Effects of tolterodine extended release on patient perception of bladder condition and overactive bladder symptoms*.
SourceCurrent Medical Research and Opinion, 24, 12, (2008), pp. 3513-21
Article / Letter to editor
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Current Medical Research and Opinion
SubjectDCN 1: Perception and Action; NCMLS 6: Genetics and epigenetic pathways of disease; UMCN 3.3: Neurosensory disorders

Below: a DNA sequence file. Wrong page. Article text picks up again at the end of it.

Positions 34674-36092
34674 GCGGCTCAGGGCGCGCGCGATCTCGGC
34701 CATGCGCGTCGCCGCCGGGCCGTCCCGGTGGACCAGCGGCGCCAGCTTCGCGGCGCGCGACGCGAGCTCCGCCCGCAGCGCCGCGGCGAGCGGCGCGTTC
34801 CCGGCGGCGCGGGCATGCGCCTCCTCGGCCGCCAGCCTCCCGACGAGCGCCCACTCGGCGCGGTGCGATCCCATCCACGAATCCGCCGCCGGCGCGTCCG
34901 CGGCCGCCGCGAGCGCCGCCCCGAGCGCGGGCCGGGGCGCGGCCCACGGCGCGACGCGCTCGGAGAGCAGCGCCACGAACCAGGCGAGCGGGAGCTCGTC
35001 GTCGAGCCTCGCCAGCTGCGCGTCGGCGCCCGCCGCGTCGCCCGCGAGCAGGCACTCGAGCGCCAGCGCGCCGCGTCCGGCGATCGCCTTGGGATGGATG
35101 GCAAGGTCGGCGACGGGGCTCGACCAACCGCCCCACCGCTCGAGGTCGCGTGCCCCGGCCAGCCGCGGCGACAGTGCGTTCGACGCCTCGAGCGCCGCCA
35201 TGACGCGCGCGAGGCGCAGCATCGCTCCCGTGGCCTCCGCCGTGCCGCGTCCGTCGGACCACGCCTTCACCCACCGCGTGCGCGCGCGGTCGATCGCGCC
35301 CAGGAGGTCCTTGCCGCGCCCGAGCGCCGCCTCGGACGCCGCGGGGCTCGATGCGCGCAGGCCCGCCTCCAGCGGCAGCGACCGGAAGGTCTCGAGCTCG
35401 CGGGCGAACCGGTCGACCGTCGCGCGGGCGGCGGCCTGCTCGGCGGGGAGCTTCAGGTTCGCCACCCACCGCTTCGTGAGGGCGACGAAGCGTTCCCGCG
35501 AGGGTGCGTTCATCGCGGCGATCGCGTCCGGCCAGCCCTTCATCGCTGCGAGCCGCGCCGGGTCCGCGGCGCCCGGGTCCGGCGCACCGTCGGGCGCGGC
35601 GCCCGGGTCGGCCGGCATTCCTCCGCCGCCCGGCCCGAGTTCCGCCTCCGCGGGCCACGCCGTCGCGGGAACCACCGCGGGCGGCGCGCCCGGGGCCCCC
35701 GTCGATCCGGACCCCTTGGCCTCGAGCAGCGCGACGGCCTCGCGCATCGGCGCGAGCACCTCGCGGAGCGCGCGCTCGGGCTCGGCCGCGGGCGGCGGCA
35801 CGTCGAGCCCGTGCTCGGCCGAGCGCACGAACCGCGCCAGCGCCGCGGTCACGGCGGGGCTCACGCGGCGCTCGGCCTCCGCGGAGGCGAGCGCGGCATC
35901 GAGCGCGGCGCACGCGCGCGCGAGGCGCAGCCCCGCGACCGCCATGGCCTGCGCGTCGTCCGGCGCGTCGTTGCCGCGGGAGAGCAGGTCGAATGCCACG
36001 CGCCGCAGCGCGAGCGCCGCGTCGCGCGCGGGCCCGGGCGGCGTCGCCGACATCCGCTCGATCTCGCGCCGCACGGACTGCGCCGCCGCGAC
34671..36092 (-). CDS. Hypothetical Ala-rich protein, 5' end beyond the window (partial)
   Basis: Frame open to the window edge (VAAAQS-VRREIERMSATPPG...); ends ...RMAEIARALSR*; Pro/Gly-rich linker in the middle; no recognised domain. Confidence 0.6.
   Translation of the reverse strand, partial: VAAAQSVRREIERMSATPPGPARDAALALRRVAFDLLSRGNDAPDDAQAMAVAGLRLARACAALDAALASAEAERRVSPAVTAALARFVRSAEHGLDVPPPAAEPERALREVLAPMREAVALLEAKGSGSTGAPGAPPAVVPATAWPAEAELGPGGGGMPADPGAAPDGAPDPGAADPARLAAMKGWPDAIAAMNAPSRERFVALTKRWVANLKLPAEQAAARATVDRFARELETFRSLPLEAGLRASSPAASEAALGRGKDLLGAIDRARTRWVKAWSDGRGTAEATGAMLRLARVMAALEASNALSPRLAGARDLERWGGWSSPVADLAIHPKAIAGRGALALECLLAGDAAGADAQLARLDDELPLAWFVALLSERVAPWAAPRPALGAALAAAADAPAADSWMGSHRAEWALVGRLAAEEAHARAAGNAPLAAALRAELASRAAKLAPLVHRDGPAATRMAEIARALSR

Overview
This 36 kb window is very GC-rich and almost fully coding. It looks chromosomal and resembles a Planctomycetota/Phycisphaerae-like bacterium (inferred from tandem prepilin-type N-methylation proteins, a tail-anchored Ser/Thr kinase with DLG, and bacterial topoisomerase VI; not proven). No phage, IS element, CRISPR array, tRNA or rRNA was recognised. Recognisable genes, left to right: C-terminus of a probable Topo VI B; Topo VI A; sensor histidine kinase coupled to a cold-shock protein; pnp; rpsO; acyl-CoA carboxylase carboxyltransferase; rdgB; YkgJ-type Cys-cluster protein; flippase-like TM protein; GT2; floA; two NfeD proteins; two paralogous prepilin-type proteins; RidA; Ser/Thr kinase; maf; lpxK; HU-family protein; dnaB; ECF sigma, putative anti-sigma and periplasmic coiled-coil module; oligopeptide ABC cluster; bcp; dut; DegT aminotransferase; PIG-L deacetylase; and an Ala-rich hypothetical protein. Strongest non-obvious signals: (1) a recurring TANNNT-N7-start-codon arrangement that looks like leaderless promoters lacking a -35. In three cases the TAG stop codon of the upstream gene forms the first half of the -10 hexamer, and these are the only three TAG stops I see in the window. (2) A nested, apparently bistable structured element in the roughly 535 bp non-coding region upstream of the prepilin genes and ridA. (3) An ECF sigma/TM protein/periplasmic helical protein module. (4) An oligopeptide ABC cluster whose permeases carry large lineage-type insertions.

OBJECTIVE: To evaluate the efficacy of tolterodine extended release (ER) versus placebo at 1 and 12 weeks using questionnaires and diary measures. Research design and methods: Subjects with overactive bladder (OAB) were randomized to receive tolterodine ER (4 mg) or placebo for 12 weeks. This double-blind study is registered with ClinicalTrials.gov (identifier: NCT00143377). MAIN OUTCOME MEASURES: Subjects completed the Patient Perception of Bladder Condition (PPBC) and 3-day bladder diaries at baseline and weeks 1 and 12, and the Overactive Bladder Questionnaire (OAB-q) at baseline and week 12. PPBC score changes were analyzed using 2-category (improvement, no improvement), 3-category (improvement, no change, deterioration), and 4-category (>or=2-point improvement, 1-point improvement, no change, deterioration) stratifications. Categorical change in PPBC scores from baseline to week 12 was the primary endpoint. RESULTS: A total of 617 subjects were randomized (tolterodine ER, n = 410; placebo, n = 207). At week 1, a significantly higher percentage of subjects receiving tolterodine ER reported improvement on the PPBC compared with placebo (p < 0.05). Subjects receiving tolterodine ER also had a significantly greater reduction in all OAB symptoms versus placebo (all p < 0.05). At week 12, a higher percentage of tolterodine ER subjects reported PPBC improvement versus placebo subjects. This was significant in the 3- and 4-category analyses (both p < 0.05) but not in the 2-category analysis (the prespecified method of analysis; p = 0.098). Compared with the placebo group, the tolterodine ER group reported significantly greater week 12 improvements in all bladder diary variables (all p < 0.01) as well as in OAB-q Symptom Bother, total Health-Related Quality of Life, Coping, and Concern scores (all p <or= 0.02). CONCLUSIONS: Compared with placebo, subjects receiving tolterodine ER reported significantly greater improvements in nondiary patient-reported outcomes and OAB symptoms at week 12. Improvements in subjects' perception of their bladder-related problems and in OAB symptoms were observed as early as week 1. Further research is required to assess which aspects of subjects' bladder-related problems were improved. A large placebo effect may have prevented the prespecified 2-category analysis of PPBC improvement from reaching statistical significance at week 12, which was the primary endpoint.
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